Using a new assembly process, a team of researchers at Northeastern University’s National Science Foundation (NSF) Nanoscale Science and Engineering Center for High-rate Nanomanufacturing (CHN) manufactured large-scale patterned single-walled nanotube (SWNT) networks in complex patterns.
Led by Ahmed Busnaina, Ph.D., the William Lincoln Smith professor and director of Northeastern’s CHN, and professor Yung-Joon Jung, the researchers built intricate SWNT architectures with a high degree of accuracy, laying the foundation for the nanomanufacturing industry to overcome a major obstacle – precise and accurate placement of SWNTs.
These findings were published online in the Journal of the American Chemical Society. The research was funded by the National Science Foundation.
The researchers used a nanotemplate guided fluidic assembly process for optimum accuracy and control over the placement of the SWNTs on a silicon wafer. Using this fluidic assembly process for the SWNTs assembly enabled a highly controlled environment at the nanoscale. A surface treatment on the substrate, or wafer, made SWNTs highly attracted to the surface. As a result, the team was able to build highly organized SWNT architectures in various dimensions and geometries.
This assembly method can be extended to scales as small as a few nanometers while the length of the architecture is scalable up to 12” wafers.
“This novel process helps us better understand the fundamental mechanism governing the assembly of SWNTs and it finally makes building large-scale (wafer-level) nanoscale structures and networks of single-walled nanotubes possible,” said Busnaina.
The potential applications of these complex structures include transistors, horizontal interconnect systems, complex SWNT-based materials and various types of sensors, batteries, photovoltices, medical and biotechnology applications.
Other Northeastern researchers involved in this study include Dr. Sivasubramanian Somu, Dr. Yoland Echegoyen Sanz and graduate students Laila Jaber-Ansari and Myung Gwan Hahm.
About the NSF Nanoscale Science and Engineering Center for High-rate Nanomanufacturing
In the fall of 2004, the National Science Foundation awarded Northeastern University and its partners, the University of Massachusetts Lowell, the University of New Hampshire, Michigan State University and the Museum of Science, a Nanoscale Science and Engineering Center for high-rate Nanomanufacturing with funding of $12.4 million over five years. The Center for high-rate nanomanufacturing is focused on developing tools and processes that will enable high-rate/high-volume bottom-up, precise, parallel assembly of nanoelements (such as carbon nanotubes, nanoparticles, etc.) and polymer nanostructures. The center nanotemplates are utilized to conduct fast massive directed assembly of nanoscale elements by controlling the forces required to assemble, detach, and transfer nanoelements at high rates and over large areas. The developed nanotemplates and tools will accelerate the creation of highly anticipated commercial products and will enable the creation of an entirely new generation of applications.About Northeastern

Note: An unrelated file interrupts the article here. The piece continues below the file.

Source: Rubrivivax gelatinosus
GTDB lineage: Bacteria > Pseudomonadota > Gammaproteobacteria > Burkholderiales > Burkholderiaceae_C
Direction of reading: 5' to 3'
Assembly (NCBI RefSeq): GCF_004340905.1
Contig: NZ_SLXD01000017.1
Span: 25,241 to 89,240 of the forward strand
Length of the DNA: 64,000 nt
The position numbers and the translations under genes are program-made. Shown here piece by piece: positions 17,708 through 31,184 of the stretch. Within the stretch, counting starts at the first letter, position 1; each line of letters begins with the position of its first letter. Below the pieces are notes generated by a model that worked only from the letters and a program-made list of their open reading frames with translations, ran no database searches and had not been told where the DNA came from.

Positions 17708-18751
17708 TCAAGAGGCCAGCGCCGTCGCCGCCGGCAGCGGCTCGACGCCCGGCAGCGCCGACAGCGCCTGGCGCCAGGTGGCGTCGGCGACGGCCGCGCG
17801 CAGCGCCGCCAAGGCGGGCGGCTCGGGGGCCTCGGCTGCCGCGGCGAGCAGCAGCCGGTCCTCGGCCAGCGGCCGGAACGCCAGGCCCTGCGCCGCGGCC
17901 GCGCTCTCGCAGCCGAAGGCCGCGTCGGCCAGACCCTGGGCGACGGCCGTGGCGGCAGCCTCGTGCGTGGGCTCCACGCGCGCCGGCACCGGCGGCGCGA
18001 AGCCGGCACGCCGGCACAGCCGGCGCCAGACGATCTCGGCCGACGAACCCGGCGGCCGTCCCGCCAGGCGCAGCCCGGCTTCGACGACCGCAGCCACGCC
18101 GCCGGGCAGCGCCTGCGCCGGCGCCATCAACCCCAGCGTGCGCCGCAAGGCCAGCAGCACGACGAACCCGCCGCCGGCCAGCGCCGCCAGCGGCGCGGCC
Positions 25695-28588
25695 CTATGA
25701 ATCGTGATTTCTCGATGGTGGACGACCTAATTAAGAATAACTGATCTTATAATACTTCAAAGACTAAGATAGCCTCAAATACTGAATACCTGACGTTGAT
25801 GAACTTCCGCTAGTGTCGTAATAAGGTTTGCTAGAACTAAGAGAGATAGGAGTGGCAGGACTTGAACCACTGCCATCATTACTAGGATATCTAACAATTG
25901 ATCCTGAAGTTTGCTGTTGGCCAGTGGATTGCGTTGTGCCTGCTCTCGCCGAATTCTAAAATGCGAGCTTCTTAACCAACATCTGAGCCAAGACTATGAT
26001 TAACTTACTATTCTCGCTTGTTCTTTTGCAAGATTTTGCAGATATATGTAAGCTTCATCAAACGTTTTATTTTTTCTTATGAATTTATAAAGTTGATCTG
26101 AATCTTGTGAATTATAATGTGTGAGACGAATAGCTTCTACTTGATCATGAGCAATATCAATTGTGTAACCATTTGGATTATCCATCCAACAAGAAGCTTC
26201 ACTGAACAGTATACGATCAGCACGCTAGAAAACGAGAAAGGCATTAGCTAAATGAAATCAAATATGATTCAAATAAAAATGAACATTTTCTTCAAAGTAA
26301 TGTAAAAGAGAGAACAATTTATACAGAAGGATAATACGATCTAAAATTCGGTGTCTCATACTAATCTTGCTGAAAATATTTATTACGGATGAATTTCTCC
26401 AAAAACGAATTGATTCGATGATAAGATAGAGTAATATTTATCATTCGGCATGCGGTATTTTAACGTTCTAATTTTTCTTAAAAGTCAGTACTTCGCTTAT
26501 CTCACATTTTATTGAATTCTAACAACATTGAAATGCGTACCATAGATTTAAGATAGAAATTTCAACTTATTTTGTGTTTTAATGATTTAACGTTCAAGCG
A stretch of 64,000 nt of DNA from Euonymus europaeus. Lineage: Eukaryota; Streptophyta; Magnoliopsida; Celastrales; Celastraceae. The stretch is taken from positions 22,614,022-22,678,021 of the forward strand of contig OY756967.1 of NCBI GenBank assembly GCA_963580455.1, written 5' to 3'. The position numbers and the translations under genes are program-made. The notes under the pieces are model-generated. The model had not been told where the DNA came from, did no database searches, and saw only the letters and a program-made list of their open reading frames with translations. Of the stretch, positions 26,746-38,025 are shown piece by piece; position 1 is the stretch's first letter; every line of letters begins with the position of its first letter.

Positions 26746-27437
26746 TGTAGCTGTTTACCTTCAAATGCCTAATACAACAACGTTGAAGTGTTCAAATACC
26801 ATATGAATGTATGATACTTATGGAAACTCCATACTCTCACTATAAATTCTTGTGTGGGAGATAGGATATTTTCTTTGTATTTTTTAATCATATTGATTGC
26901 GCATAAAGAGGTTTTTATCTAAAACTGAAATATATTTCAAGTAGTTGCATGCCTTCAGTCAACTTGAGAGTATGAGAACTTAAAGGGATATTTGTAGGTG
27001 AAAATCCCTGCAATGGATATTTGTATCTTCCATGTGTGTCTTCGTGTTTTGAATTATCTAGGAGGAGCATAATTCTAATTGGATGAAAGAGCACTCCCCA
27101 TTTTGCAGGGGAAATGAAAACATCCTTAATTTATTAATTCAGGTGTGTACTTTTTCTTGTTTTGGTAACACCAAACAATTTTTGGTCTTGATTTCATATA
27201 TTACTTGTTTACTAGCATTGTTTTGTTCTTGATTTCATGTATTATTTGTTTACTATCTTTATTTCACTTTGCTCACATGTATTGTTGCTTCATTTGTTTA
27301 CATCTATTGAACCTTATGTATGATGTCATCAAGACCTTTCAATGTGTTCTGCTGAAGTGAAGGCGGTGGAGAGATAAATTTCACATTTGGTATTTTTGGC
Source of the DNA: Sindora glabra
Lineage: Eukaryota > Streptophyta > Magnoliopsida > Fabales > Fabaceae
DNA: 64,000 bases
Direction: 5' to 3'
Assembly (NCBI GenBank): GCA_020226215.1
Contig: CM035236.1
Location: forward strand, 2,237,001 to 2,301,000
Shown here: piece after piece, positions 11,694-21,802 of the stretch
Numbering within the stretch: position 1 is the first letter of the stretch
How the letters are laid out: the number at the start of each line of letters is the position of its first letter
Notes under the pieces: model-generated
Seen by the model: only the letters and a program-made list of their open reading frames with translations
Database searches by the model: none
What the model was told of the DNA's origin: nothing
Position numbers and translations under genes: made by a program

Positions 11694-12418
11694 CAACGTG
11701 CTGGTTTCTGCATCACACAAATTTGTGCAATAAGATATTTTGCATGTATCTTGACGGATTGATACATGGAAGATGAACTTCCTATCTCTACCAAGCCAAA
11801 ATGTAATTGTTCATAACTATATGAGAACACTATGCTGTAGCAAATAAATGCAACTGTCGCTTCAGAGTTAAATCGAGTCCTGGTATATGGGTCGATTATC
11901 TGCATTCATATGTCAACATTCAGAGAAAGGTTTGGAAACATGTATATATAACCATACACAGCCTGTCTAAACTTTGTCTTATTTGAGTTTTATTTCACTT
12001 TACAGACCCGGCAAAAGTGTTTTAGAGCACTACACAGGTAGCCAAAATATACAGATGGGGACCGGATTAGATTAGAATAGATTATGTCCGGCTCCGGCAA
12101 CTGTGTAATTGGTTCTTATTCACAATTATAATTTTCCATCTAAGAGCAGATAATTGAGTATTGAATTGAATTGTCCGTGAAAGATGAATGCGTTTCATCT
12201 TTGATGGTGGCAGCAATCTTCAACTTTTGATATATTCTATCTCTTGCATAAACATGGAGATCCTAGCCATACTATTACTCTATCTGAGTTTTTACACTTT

Jenny Eriksen | Newswise Science News
A novel synthetic antibody enables conditional “protein knockdown” in vertebrates
20.08.2018 | Technische Universität Dresden
Climate Impact Research in Hannover: Small Plants against Large Waves
17.08.2018 | Leibniz Universität Hannover
There are currently great hopes for solid-state batteries. They contain no liquid parts that could leak or catch fire. For this reason, they do not require cooling and are considered to be much safer, more reliable, and longer lasting than traditional lithium-ion batteries. Jülich scientists have now introduced a new concept that allows currents up to ten times greater during charging and discharging than previously described in the literature. The improvement was achieved by a “clever” choice of materials with a focus on consistently good compatibility. All components were made from phosphate compounds, which are well matched both chemically and mechanically.
The low current is considered one of the biggest hurdles in the development of solid-state batteries. It is the reason why the batteries take a relatively long...
New design tool automatically creates nanostructure 3D-print templates for user-given colors
Scientists present work at prestigious SIGGRAPH conference
Most of the objects we see are colored by pigments, but using pigments has disadvantages: such colors can fade, industrial pigments are often toxic, and...
Scientists at the University of California, Los Angeles present new research on a curious cosmic phenomenon known as "whistlers" -- very low frequency packets...
Scientists develop first tool to use machine learning methods to compute flow around interactively designable 3D objects. Tool will be presented at this year’s prestigious SIGGRAPH conference.
When engineers or designers want to test the aerodynamic properties of the newly designed shape of a car, airplane, or other object, they would normally model...
Researchers from TU Graz and their industry partners have unveiled a world first: the prototype of a robot-controlled, high-speed combined charging system (CCS) for electric vehicles that enables series charging of cars in various parking positions.
Global demand for electric vehicles is forecast to rise sharply: by 2025, the number of new vehicle registrations is expected to reach 25 million per year....
17.08.2018 | Event News
08.08.2018 | Event News
27.07.2018 | Event News
20.08.2018 | Information Technology
20.08.2018 | Life Sciences
20.08.2018 | Information Technology